John Arcilla on the power of acting

Published February 24, 2022, 11:30 AM

by Jessica Pag-iwayan

The 78th Venice Film Festival best actor raises an important question for those watching ‘On the Job: The Missing 8’

HISTORY John Arcilla carves his name in the history as the first Filipino actor who bagged the Volpi Cup for Best Actor at the Venice International Film Festival (Jessica Pag-iwayan)

“We saw the film, what are we going to do now?” 

During the official Philippine cinema premiere of the highly anticipated film “On the Job: Missing 8,” at the main theater of the Cultural Center of the Philippines (CCP), John Arcilla, the first-ever Filipino actor who won the best actor award at the Venice Film Festival for the same movie raised this important question to all of its viewers. 

Helmed by award-winning director Erik Matti, “On the Job: Missing 8” is the sequel to 2013’s film “On the Job.” This three-hour-and-28-minute long sequel shows the heinous act of political suppression that forces journalist and local town celebrity Sisoy Salas (John Arcilla) to reassess his moral standards. 

“Now the biggest question is: We saw the film, what are we going to do now?,” Arcilla says. “When I was a young boy, I watched films about corruption and crime. And now that I am older, these still happen around me, even to people I know. What’s happening to us?” 

Acting as a noble profession

Looking back to the numerous roles he has played since he started as a theater actor who spent most of his time at the CCP before he entered mainstream media, Arcilla shares how it has made him realize that acting is a noble and a powerful profession.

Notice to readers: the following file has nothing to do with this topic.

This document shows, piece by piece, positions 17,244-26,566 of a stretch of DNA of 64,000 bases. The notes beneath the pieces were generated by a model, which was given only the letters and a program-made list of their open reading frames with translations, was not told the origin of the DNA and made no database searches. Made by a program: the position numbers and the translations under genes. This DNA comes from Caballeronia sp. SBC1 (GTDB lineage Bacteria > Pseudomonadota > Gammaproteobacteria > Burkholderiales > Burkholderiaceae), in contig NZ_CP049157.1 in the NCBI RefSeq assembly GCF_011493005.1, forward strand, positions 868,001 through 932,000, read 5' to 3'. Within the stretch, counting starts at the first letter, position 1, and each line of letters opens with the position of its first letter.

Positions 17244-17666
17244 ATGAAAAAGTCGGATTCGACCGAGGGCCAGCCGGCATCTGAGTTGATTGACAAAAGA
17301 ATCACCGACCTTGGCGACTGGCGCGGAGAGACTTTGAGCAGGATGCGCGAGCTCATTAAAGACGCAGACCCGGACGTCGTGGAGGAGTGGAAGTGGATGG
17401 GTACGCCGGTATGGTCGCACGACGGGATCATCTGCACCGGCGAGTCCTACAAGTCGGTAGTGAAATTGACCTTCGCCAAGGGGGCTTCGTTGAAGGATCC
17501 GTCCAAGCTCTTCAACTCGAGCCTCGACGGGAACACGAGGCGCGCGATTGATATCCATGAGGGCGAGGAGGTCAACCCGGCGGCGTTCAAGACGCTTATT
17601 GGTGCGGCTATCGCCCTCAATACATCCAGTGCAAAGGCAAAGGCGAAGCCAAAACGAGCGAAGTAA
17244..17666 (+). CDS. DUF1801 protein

“When we create characters, it is actually a study of human behavior. When you study a character as an actor, it is a study of human psychology. When we study the era of a certain story, who and when it was written, and where the story took place, it is for me comparable to social science,” he says “That’s why, for me, acting is a noble profession.” 

He adds that acting has the capacity to reach into people’s souls and touch lives. “Performances, thoughts, lives, broken hearts. Performances can reach out to lost souls, it can encourage decisions,” the 55-year-old actor says. “That’s how powerful our work is. Or I think that’s how powerful my work is. That’s why I keep on doing what I do.” 

But aside from touching people’s lives, Arcilla also believes that film should entertain. That is why even though “On the Job: The Missing 8” is a gripping thriller, the way the story is told will keep viewers entertained—making the more than three-hour-long stay in the cinema while wearing a face mask all worth it. 

“Also I believe that acting performances or films should also entertain people. Entertainment somehow soothes painful hearts,” he says. “They say that laughter is the best medicine. So while we are trying to impart knowledge or to invite people to do something or to liberate their minds, we are also entertaining them through films.” 

“On the Job: The Missing 8” is co-produced by Globe Studios. This is currently streaming on HBO Go as a series. But for those who want to watch it as a film, it will be participating at the Montañosa Film Festival in Baguio this coming March.